By Thea Cohen
On November 2nd, Californians will vote on Proposition 19, an initiative that if passed would legalize the possession and recreational use of marijuana in most cases. The proposed regime would permit local governments within the state to impose taxes on and regulate the sale of the drug. For the full text of Proposition 19, click here.
Of course, the Federal Controlled Substances Act would still proscribe the sale and possession of marijuana regardless of the drug’s status under California law. See generally, Gonzalez v. Raich, 545 U.S. 1 (2005). President Obama had stated that the Justice Department would not prosecute users of medical marijuana if the users were in compliance with state law, but Attorney General Eric Holder recently announced that he wouldcontinue to prosecute federal drug violations in California if Proposition 19 passes.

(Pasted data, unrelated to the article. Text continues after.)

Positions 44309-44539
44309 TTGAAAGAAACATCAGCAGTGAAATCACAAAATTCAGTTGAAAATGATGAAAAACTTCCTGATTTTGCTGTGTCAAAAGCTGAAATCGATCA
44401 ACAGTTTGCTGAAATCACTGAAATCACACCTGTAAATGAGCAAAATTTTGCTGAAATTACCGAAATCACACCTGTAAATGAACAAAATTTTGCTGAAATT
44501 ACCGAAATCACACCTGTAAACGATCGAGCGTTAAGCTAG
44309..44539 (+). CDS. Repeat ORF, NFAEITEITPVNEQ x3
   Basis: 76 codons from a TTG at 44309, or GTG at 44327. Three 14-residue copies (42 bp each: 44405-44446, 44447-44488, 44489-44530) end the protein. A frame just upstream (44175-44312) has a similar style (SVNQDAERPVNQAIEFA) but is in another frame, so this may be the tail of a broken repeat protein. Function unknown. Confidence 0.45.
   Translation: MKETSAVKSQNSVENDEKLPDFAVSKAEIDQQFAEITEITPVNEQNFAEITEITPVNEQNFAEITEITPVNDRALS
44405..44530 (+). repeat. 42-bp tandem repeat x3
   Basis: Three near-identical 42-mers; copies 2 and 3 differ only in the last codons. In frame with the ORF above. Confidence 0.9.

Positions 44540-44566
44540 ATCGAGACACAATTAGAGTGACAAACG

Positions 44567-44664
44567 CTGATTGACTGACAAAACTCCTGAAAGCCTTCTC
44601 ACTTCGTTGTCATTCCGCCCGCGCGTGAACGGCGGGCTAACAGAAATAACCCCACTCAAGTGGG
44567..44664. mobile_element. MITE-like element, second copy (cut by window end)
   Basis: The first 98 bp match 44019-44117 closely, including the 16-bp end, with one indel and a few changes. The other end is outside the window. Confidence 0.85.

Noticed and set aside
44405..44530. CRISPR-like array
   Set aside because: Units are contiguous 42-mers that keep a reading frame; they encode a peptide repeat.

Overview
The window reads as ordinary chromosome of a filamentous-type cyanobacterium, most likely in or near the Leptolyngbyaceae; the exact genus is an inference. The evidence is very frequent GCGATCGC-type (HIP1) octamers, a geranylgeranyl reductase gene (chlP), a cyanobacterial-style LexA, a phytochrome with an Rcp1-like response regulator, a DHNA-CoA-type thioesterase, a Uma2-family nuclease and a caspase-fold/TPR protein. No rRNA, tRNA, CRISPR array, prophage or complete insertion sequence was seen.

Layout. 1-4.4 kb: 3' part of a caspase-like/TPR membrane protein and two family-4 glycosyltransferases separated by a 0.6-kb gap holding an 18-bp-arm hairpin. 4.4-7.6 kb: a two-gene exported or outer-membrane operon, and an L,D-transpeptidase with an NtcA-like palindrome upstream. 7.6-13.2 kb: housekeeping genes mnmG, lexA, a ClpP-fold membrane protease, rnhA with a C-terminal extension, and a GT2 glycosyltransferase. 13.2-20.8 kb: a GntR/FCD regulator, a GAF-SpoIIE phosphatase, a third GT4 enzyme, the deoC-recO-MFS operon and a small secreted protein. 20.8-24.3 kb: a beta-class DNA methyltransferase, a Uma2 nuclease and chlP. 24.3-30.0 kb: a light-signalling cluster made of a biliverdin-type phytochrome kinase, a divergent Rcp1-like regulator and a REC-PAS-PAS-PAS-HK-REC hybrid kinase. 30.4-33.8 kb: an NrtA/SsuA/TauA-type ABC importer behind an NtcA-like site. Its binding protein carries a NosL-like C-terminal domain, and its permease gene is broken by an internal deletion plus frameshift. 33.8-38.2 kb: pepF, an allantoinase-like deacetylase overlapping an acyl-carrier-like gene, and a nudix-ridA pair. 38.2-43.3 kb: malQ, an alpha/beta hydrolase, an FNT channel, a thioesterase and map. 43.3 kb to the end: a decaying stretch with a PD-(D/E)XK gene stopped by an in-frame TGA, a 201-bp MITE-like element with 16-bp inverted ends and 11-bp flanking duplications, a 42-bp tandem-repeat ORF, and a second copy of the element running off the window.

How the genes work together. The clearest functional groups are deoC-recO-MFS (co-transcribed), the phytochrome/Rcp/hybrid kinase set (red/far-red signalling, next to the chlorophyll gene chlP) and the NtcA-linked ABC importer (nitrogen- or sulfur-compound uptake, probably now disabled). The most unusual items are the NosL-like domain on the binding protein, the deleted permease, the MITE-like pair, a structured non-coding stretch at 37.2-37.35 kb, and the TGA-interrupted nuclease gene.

That scenario implicates several issues of federalism. The Supreme Court has held that the federal government cannot compel state or local governments to enforce federal law, but left an open question as to whether the federal government could demand information from state law enforcement. See Printz v. United States, 521 U.S. 898, 918 (1997). California’s local governments will likely set up a system of registration and keep records of all people selling marijuana. Could the federal government then demand those records, and use them as a basis for investigations and prosecutions?
Local governments that license and tax the sale and use of marijuana may even be criminally liable for profiting from illegal drug use and transactions. A federal prosecutor might make an analogy to a high-level figure in an organized criminal enterprise. The crime boss allows others to sell illegal drugs in a given territory, but demands a percentage of all the proceeds in exchange for “protection.” A local tax on marijuana could be held to be much the same thing.